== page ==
The women’s game has made a big curve since the Coronavirus pandemic started in March, with the FA suspending the 2019/20 season and not giving full support to focusing fully to the WSL (Women’s Super League) and the outstanding signings made by the league in the past weeks.
Still, even if it seems the situation has changed from “worse” to “ideal” in the last months, according to UK Coaching Chief Executive, Mark Gannon, the impact of the ongoing coronavirus pandemic could set girls’ and women’s football back a decade.
The Coaching Chief Executive insists action must be taken to ensure the number of coaches – and players – especially in the women’s game, is not allowed to diminish as clubs and facilities count the cost of lockdown.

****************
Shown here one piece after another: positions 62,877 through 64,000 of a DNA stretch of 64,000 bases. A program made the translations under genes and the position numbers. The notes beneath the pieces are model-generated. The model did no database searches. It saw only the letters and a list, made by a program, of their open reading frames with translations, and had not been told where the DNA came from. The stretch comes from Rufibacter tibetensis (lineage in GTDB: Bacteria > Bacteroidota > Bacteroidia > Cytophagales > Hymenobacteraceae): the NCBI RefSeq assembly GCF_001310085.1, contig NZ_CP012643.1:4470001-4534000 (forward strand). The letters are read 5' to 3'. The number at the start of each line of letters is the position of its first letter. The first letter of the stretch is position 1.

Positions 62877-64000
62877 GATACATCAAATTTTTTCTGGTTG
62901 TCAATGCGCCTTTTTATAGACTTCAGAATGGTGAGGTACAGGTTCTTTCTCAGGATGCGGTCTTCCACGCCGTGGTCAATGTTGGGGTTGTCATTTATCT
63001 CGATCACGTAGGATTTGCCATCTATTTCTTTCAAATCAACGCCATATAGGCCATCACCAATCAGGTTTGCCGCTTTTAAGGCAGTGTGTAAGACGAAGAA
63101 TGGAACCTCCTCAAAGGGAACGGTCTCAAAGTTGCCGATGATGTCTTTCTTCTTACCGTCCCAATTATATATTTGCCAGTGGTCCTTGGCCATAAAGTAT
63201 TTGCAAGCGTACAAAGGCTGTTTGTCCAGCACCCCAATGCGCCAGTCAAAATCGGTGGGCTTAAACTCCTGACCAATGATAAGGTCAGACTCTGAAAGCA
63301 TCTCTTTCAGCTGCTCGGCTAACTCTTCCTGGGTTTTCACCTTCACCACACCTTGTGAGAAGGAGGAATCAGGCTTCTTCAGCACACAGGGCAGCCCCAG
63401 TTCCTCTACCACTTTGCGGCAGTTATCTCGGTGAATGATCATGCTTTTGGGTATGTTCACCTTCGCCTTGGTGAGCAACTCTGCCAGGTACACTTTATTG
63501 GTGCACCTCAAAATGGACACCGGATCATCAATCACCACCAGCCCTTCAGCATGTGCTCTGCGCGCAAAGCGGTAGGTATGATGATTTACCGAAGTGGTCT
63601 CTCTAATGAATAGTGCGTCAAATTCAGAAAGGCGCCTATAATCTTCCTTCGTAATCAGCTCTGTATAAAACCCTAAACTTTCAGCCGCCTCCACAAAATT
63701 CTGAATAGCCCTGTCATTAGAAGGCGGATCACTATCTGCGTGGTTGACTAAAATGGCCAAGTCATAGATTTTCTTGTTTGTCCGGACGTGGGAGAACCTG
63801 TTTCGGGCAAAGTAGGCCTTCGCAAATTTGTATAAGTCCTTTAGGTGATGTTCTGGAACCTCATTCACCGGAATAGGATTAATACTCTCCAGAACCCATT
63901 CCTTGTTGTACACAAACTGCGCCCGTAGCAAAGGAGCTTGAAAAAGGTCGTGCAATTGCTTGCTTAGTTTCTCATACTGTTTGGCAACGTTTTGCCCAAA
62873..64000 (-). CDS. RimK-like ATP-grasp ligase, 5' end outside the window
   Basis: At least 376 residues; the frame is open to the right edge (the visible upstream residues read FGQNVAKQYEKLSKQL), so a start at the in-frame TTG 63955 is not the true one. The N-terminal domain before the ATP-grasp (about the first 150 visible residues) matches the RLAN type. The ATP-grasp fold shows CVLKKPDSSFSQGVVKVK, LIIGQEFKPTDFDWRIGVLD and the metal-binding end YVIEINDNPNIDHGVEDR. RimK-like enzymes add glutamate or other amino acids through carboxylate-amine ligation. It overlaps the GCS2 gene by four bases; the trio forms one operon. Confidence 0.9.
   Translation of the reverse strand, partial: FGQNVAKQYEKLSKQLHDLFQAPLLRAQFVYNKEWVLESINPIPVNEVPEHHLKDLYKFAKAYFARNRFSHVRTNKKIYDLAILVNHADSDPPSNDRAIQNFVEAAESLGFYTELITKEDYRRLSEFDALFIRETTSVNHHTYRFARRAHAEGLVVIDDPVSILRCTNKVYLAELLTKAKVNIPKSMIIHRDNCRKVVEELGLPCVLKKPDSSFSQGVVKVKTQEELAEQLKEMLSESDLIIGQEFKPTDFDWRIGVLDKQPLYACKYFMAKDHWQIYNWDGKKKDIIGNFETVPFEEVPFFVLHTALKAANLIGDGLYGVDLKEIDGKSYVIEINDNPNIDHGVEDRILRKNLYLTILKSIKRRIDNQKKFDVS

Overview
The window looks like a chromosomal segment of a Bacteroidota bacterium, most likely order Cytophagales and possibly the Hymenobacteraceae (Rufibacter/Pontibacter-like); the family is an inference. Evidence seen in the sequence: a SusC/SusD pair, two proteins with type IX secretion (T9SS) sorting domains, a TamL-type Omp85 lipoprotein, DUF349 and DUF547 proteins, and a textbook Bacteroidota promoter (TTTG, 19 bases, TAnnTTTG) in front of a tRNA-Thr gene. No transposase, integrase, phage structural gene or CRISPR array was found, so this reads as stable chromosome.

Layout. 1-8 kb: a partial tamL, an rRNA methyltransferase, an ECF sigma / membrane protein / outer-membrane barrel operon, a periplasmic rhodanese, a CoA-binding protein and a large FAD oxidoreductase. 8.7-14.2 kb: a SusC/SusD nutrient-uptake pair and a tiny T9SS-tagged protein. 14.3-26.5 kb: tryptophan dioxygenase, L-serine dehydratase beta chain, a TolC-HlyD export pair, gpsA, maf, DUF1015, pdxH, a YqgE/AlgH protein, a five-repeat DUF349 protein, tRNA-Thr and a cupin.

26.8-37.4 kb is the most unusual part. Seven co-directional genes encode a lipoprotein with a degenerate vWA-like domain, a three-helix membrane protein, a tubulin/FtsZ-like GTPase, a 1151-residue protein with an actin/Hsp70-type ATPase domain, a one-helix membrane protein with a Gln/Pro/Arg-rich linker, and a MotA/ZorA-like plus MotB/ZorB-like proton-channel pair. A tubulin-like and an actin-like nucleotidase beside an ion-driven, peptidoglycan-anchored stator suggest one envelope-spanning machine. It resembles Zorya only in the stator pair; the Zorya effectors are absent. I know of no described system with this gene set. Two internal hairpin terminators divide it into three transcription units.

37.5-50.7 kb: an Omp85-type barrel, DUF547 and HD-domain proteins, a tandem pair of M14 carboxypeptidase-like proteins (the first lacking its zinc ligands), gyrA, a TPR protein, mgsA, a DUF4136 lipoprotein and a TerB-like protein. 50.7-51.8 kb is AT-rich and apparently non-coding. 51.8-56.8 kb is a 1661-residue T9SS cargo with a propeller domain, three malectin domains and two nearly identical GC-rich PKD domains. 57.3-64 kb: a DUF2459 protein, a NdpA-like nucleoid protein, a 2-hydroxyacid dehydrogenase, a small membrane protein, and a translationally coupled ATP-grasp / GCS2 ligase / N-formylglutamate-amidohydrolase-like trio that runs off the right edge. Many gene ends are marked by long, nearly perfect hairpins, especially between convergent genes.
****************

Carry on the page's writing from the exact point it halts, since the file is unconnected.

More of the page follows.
“The biggest fear is that this (pandemic) pushes us back 10 years,” Gannon said.
“We had such momentum in the girls’ and women’s game leading into the pandemic, and I’m not sure we had enough coaches and volunteers in the first place. Quite rightly, people are going to be concerned about their own positions given the pandemic, and the fear is that we lose some of those people to the women’s game.
“We won’t really know what the impact is until people start coming back, but clearly there are a lot of things going on in people’s lives.
“It (the girls’ and women’s game) is more susceptible because it’s not so well established. Hopefully we won’t lose that momentum, and it is important we make it as easy as possible to coach in a safe and active environment.”
Local football has been allowed to resume this month, although, a surge in infections in the UK has raised fresh fears of restrictions. A fear that could reach higher women’s game divisions like the Women’s Super League or the Championship, who could face another a turnaround like at the start of the pandemic.